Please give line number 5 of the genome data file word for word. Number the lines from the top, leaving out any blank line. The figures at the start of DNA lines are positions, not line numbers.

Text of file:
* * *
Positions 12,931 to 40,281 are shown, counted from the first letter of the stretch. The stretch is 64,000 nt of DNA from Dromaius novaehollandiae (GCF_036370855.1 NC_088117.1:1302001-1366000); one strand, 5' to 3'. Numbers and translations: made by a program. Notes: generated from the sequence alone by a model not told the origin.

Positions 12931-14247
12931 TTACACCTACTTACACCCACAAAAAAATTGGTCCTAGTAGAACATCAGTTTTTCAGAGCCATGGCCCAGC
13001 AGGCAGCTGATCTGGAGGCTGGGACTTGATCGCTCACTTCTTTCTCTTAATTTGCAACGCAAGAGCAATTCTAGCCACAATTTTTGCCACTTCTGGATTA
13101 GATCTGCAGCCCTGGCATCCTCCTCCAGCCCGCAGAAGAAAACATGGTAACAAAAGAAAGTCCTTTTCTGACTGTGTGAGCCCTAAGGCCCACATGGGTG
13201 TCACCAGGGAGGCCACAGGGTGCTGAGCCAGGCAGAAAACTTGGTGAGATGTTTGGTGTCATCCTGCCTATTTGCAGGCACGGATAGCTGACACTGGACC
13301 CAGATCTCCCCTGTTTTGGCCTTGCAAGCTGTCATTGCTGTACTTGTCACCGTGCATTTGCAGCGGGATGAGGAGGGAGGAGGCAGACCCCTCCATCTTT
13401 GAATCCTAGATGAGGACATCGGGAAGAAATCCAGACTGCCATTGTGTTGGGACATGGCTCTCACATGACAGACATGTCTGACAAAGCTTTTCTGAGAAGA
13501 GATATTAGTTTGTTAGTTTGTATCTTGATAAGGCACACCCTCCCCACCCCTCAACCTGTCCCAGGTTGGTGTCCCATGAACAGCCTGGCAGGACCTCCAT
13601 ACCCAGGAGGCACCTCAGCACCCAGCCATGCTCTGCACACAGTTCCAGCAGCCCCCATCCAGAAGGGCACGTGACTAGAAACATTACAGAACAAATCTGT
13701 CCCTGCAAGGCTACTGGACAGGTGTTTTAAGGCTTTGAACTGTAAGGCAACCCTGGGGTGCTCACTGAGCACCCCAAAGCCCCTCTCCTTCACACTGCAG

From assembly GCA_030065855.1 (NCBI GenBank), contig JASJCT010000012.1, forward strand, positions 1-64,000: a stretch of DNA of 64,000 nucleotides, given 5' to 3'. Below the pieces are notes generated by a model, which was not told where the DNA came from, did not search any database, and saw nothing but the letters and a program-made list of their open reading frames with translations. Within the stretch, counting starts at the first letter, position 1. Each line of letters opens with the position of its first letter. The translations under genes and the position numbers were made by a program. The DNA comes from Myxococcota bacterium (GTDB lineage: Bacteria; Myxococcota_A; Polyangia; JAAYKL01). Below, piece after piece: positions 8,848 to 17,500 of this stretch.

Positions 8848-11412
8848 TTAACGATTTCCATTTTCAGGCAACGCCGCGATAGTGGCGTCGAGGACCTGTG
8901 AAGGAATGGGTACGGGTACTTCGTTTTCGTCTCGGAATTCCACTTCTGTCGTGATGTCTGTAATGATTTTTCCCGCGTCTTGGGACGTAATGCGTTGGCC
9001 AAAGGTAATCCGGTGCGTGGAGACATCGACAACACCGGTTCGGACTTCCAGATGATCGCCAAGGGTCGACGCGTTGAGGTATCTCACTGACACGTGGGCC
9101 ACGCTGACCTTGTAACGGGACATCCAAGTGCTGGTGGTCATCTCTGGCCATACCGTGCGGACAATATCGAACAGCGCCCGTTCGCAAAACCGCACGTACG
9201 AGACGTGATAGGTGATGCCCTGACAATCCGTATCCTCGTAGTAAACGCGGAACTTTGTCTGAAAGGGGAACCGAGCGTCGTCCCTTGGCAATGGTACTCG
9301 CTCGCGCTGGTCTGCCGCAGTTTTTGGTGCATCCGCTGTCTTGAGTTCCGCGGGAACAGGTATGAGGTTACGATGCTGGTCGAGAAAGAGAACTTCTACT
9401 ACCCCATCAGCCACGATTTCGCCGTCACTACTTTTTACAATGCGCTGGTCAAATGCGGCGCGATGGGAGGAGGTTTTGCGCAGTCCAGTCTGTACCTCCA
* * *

13101 GATCTGCAGCCCTGGCATCCTCCTCCAGCCCGCAGAAGAAAACATGGTAACAAAAGAAAGTCCTTTTCTGACTGTGTGAGCCCTAAGGCCCACATGGGTG